• Attorney-General's Department - $27 680 000 is appropriated for the running costs of the Australian Federal Police (AFP). Most of this amount is associa ted with the AFP Reform program.(1)

• Department of Defence - Changing priorities has lead to an appropriation of $119 021 000 for running costs.(2) An appropriation of $22 329 000 is for compensation and legal services associated with the Military Compensation Scheme.(3) The Defence Housing Authority receives an appropriation of $58 052 000 to 'reposition itself in the market'.(4)

• Department of Employment, Workplace Relations and Small Business - $83 237 000 is appropriated for labour market training and assistance largely due to carryovers.(5) An amount of $2 085 000 is appropriated to meet the litigation costs of the waterfront dispute.(6)

• Department of Family and Community Services - $147 047 000 is appropriated for the running costs of Centrelink(7) which also receives an appropriation of $64 849 000 for delivery of income support services.(8) An amount of $32 267 000 is appropriated for child care assistance due to a delay in the implementation of the childcare smartcard.(9)

• Department of Health and Aged Care - $21 700 000 is appropriated for the running costs associated with additional funding for private health insurance initiatives.(10) An amount of $46 942 000 is appropriated to meet obligations in capital funding for residential facilities.(11) An amount of $39 060 000 is appropriated for contestable hearing services as a result of new contract arrangements with service providers and manufacturers.(12)

• Department of Industry, Science and Resources - $20 102 000 is appropriated for the running costs of the Australian Geological Survey Organisation. This includes imposition of a capital use charge for the Symonston building in Canberra of $18 387 000.(13) An amount of $18 579 000 is appropriated for bounty payments under the Bounty (Computers) Act 1984 to meet additional claims lodged and anticipated through to the end of the current financial year.(14)

• Department of the Treasury - $247 500 000 is appropriated for servicing the debt of the Australian National Railways Commission.(15)

Main Provisions

Clause 4 authorises the Minister for Finance to issue from the CRF a total of $1 382 330 000 in respect of the year ending 30 June 1999. The Schedule gives a portfolio and program break-up of the proposed expenditure.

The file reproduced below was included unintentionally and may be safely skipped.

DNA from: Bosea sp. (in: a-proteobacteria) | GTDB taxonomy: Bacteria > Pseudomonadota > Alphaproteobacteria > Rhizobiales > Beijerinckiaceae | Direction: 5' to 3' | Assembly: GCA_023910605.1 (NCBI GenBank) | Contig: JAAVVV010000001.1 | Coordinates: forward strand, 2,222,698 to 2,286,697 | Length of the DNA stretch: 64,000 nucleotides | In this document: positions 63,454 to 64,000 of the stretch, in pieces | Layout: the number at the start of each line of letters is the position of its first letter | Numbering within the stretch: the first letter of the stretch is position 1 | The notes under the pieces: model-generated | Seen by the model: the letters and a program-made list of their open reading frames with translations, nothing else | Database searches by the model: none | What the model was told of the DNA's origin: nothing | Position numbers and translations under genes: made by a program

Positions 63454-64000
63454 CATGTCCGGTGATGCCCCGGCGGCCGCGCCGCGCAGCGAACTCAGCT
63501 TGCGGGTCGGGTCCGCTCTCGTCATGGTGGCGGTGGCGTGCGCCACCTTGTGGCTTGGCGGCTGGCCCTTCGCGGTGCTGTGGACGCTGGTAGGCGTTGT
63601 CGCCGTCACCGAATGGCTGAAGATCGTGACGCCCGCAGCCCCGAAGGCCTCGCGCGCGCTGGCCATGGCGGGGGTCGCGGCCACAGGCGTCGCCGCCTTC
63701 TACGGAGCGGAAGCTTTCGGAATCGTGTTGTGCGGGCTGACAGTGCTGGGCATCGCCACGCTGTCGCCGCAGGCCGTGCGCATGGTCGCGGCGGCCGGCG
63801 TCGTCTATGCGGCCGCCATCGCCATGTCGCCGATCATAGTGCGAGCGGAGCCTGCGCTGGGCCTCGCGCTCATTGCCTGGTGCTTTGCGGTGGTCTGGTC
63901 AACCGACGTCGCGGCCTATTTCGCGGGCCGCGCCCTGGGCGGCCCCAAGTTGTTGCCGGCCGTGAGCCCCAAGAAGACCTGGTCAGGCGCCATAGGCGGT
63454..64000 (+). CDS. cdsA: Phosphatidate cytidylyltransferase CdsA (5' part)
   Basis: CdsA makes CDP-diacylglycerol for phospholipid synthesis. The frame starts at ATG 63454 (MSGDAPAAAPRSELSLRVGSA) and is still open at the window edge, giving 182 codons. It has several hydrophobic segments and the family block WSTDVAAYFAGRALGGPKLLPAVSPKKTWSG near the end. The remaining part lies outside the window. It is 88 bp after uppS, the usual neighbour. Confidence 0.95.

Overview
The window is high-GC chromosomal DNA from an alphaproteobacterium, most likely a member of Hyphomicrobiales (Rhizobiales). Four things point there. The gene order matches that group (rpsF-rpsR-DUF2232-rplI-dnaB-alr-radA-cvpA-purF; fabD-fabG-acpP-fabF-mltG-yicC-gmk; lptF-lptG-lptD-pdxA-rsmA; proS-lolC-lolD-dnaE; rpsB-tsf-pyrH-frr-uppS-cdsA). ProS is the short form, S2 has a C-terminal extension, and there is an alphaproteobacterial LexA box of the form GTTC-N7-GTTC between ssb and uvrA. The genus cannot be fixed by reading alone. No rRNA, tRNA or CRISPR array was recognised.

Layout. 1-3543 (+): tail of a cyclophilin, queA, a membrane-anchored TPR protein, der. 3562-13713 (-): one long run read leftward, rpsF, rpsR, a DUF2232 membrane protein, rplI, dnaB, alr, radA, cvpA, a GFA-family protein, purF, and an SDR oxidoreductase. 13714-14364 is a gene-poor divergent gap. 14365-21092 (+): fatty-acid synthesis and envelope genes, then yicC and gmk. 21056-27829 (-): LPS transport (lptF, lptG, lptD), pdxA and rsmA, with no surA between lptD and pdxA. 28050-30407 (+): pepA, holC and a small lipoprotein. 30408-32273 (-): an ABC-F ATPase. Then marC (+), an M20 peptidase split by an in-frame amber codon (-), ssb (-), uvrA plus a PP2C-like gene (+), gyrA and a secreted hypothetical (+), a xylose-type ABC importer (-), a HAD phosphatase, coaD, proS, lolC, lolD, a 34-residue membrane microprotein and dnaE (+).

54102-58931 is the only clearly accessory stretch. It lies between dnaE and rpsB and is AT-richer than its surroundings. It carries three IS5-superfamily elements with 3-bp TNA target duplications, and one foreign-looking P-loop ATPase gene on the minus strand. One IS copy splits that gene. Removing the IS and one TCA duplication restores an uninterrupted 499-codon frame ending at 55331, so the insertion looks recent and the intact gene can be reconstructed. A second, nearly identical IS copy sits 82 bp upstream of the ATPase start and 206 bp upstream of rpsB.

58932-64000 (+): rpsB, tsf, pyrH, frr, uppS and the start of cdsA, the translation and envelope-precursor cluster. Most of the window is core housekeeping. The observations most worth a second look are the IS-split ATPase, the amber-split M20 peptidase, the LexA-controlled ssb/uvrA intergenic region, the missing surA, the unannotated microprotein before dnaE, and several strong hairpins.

Clause 6 authorises the Minister for Finance to issue additional funds in respect of increases in salaries in 1998-99.



1. Additional Estimates Statements 1998-99, Attorney-General's Portfolio, p.70.

2. Appropriations Bill (No.3) 1998-99, Second Reading Speech, Minister fo r Finance and Administration, the Hon. John Fahey, MP, 3 December 1998.

3. Ibid.

4. Ibid.

5. Ibid.

6. Additional Estimates Statements 1998-99, Employment, Workplace Relations and Small Business Portfolio, p.19.

7. Commonwealth Services Delivery Agency.

8.  Additional Estimates Statements 1998-99, Family and Community Services Portfolio, p.22.

9. Ibid., p.23.

10. Additional Estimates Statements 1998-99, Health and Aged Care Portfolio, p.6.

11. Ibid.

12. Appropriations Bill (No.3) 1998-99, Second Reading Speec h, Minister for Finance and Administration, the Hon. John Fahey, MP, 3 December 1998.

13. Additional Estimates Statements 1998-99, Industry, Science and Research Portfolio, p.32.

14. Ibid., p.21.

15. Additional Estimates Statements 1998-99, Treasury Portfo lio, p.16.


Contact Officer

Ross Kilmurray

6 January 1999

Bills Digest Service

Information and Research Services

This paper has been prepared for general distribution to Senators and Members of the Australian Parliament.  While great care is taken to ensu re that the paper is accurate and balanced, the paper is written using information publicly available at the time of production. The views expressed are those of the author and should not be attributed to the Information and Research Services (IRS). Advice on legislation or legal policy issues contained in this paper is provided for use in parliamentary debate and for related parliamentary purposes. This paper is not professional legal opinion. Readers are reminded that the paper is not an official parliamentary or Australian government document. IRS staff are available to discuss the paper's contents with Senators and Members and their staff but not with members of the public.